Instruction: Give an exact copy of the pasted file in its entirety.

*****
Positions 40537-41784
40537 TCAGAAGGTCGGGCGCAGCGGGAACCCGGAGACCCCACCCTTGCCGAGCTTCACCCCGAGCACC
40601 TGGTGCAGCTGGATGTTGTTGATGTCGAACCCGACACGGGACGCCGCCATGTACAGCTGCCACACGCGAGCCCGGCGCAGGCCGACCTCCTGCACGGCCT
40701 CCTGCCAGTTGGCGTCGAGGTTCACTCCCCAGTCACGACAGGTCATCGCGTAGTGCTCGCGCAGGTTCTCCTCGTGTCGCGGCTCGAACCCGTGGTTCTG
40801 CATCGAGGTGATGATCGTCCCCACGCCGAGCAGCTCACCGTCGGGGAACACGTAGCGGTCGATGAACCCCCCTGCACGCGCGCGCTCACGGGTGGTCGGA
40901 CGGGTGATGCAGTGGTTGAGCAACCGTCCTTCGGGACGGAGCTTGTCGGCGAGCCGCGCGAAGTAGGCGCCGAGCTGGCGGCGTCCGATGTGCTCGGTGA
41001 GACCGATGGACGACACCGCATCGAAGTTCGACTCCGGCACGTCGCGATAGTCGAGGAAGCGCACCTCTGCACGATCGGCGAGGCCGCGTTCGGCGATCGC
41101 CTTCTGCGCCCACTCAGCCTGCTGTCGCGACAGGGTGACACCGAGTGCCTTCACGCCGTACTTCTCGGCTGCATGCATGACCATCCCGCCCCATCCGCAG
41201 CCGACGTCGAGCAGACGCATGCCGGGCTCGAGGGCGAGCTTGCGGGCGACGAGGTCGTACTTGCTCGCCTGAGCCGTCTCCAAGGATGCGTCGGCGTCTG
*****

Positions 40537-41784
40537 TCAGAAGGTCGGGCGCAGCGGGAACCCGGAGACCCCACCCTTGCCGAGCTTCACCCCGAGCACC
40601 TGGTGCAGCTGGATGTTGTTGATGTCGAACCCGACACGGGACGCCGCCATGTACAGCTGCCACACGCGAGCCCGGCGCAGGCCGACCTCCTGCACGGCCT
40701 CCTGCCAGTTGGCGTCGAGGTTCACTCCCCAGTCACGACAGGTCATCGCGTAGTGCTCGCGCAGGTTCTCCTCGTGTCGCGGCTCGAACCCGTGGTTCTG
40801 CATCGAGGTGATGATCGTCCCCACGCCGAGCAGCTCACCGTCGGGGAACACGTAGCGGTCGATGAACCCCCCTGCACGCGCGCGCTCACGGGTGGTCGGA
40901 CGGGTGATGCAGTGGTTGAGCAACCGTCCTTCGGGACGGAGCTTGTCGGCGAGCCGCGCGAAGTAGGCGCCGAGCTGGCGGCGTCCGATGTGCTCGGTGA
41001 GACCGATGGACGACACCGCATCGAAGTTCGACTCCGGCACGTCGCGATAGTCGAGGAAGCGCACCTCTGCACGATCGGCGAGGCCGCGTTCGGCGATCGC
41101 CTTCTGCGCCCACTCAGCCTGCTGTCGCGACAGGGTGACACCGAGTGCCTTCACGCCGTACTTCTCGGCTGCATGCATGACCATCCCGCCCCATCCGCAG
41201 CCGACGTCGAGCAGACGCATGCCGGGCTCGAGGGCGAGCTTGCGGGCGACGAGGTCGTACTTGCTCGCCTGAGCCGTCTCCAAGGATGCGTCGGCGTCTG